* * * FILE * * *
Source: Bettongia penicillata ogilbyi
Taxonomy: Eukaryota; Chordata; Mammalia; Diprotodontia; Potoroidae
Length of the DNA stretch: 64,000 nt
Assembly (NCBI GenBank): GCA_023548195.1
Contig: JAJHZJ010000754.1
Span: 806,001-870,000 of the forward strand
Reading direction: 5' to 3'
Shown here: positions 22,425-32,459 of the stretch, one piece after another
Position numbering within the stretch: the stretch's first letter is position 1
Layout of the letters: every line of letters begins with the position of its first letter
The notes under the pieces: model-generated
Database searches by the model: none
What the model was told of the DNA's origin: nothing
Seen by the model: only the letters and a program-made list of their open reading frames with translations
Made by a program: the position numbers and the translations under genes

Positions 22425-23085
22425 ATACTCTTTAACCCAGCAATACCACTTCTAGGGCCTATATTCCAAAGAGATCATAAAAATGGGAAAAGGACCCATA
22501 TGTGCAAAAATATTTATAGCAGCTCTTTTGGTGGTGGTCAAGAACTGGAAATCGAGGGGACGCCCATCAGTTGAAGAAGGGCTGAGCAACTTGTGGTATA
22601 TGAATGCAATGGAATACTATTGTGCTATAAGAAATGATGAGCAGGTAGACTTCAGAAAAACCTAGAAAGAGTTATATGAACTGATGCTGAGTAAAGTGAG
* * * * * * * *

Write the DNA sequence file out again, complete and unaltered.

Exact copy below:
Source: Bettongia penicillata ogilbyi
Taxonomy: Eukaryota; Chordata; Mammalia; Diprotodontia; Potoroidae
Length of the DNA stretch: 64,000 nt
Assembly (NCBI GenBank): GCA_023548195.1
Contig: JAJHZJ010000754.1
Span: 806,001-870,000 of the forward strand
Reading direction: 5' to 3'
Shown here: positions 22,425-32,459 of the stretch, one piece after another
Position numbering within the stretch: the stretch's first letter is position 1
Layout of the letters: every line of letters begins with the position of its first letter
The notes under the pieces: model-generated
Database searches by the model: none
What the model was told of the DNA's origin: nothing
Seen by the model: only the letters and a program-made list of their open reading frames with translations
Made by a program: the position numbers and the translations under genes

Positions 22425-23085
22425 ATACTCTTTAACCCAGCAATACCACTTCTAGGGCCTATATTCCAAAGAGATCATAAAAATGGGAAAAGGACCCATA
22501 TGTGCAAAAATATTTATAGCAGCTCTTTTGGTGGTGGTCAAGAACTGGAAATCGAGGGGACGCCCATCAGTTGAAGAAGGGCTGAGCAACTTGTGGTATA
22601 TGAATGCAATGGAATACTATTGTGCTATAAGAAATGATGAGCAGGTAGACTTCAGAAAAACCTAGAAAGAGTTATATGAACTGATGCTGAGTAAAGTGAG